Dec 1., 2015
I am writing this open letter to let everybody know that our daughter, Lindsey has passed away.
She was 24 years old, and leaves behind her son Rico Martinez Nagel, who will be 3 in December. The cause of death was a bacterial infection.
Lindsey first became ill with PCP pneumonia in the fall of 2013, after a year of almost inconceivable stress. Many of you have followed our story, here. The end result of the heroic measures taken by an army of doctors, social workers, Mower Country Child Protective Services, and even the Sheriff of our small Minnesota town, to “save” Rico’s life, left him motherless, and unable to walk, talk, or even sit up, due to all the drugs they gave him as an infant.
We ask that no war for or against ARV drugs break out over our daughter’s tragic story but rather, a renewed commitment to end the obscene violence that our daughter had to endure in her short life, due to the branding on her forehead of an “H.” Lindsey herself did go on ARV drugs to try to get better. Instead they caused a ferocious diarrhea. The spiral was not reversible, especially when she lost her will to live.
We honestly do not know what it was that caused Lindsey’s health to fail– to disintegrate in front of our eyes. We may never know.
We have been in silence for a period of time, due to overwhelming grief, but have now found the strength to tell the full story, here, which we feel is vital to share, in detail:
Most of you know that in 1990, we adopted Lindsey in Romania. We met her when she was only 2 weeks old, and brought her home to Minnesota, where she was given a battery of tests that were routinely performed on all international adopted babies. It was then, in January of 1991 that our pediatrician told us Lindsey tested positive for HIV, and she was given only a 20% chance of living to be age 2. Our pediatrician referred us to Dr. Kiran Belani, a pediatric infectious disease doctor at Children’s Hospital. She ordered AZT for Lindsey. The day we picked up the prescription intended to “save Lindsey’s life,” we sat on the floor of the pharmacy and eagerly gave her the first dose.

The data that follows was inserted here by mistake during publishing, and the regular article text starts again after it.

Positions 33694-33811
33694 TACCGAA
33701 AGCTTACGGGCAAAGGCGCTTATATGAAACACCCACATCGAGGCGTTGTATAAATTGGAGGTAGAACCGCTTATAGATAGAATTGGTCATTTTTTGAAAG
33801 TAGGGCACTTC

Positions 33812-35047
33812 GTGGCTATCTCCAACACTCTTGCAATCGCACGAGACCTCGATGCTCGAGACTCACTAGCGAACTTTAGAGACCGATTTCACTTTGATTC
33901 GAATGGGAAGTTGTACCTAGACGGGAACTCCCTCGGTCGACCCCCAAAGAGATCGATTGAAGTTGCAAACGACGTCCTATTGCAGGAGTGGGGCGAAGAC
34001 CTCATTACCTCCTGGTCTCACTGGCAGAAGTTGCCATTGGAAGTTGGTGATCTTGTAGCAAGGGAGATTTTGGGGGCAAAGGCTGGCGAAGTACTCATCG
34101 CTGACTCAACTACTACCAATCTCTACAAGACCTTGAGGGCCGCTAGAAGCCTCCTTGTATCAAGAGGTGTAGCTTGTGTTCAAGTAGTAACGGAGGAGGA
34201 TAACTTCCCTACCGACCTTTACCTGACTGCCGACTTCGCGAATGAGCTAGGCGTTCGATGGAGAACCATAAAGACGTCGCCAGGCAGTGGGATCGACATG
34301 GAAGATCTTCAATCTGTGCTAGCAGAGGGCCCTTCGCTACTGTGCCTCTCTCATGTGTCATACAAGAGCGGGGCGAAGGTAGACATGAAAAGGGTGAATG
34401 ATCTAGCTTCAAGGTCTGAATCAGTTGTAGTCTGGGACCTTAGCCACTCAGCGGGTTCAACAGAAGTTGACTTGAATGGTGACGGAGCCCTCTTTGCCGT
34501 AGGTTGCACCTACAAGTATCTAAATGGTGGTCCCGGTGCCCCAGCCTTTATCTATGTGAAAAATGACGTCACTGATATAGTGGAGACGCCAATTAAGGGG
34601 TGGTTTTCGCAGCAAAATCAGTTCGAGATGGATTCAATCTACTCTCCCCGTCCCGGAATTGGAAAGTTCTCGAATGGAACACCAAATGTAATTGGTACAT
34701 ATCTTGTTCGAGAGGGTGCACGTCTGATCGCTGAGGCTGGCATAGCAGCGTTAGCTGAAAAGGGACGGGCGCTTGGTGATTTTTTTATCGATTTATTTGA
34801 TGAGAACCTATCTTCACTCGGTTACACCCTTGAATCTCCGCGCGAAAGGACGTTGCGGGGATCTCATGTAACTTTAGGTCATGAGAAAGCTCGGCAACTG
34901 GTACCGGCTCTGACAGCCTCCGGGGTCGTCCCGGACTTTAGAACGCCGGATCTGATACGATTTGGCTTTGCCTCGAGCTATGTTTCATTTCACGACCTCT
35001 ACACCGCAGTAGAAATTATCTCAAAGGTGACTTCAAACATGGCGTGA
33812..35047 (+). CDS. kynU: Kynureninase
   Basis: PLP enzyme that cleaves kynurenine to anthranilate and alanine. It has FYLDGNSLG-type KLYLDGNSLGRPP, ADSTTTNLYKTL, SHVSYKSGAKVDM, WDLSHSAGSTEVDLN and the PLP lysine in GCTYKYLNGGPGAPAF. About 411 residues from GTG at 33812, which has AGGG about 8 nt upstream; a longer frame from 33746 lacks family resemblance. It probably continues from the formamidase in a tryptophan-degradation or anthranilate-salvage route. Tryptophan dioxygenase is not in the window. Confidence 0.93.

Dr. Belani had a poor bedside manner, and after 7 months of sloppy care, we asked our pediatrician if there was someone else we could go to. He referred us to Dr. Margaret Hostetter, at the U of M, who continued the same type of drug treatment.
On AZT, Lindsey developed severe leg cramps, and would awaken nearly every night, screaming in pain. Over the next few months, as the dosages of AZT increased, so did her pain and the number of times she awoke. We contacted Dr. Hostetter, and she said, “This is what you can expect as the HIV progresses.” The dosages of AZT continued to increase. We were getting upset at the idea of actually losing our precious little girl, a girl everybody loved – she was so special.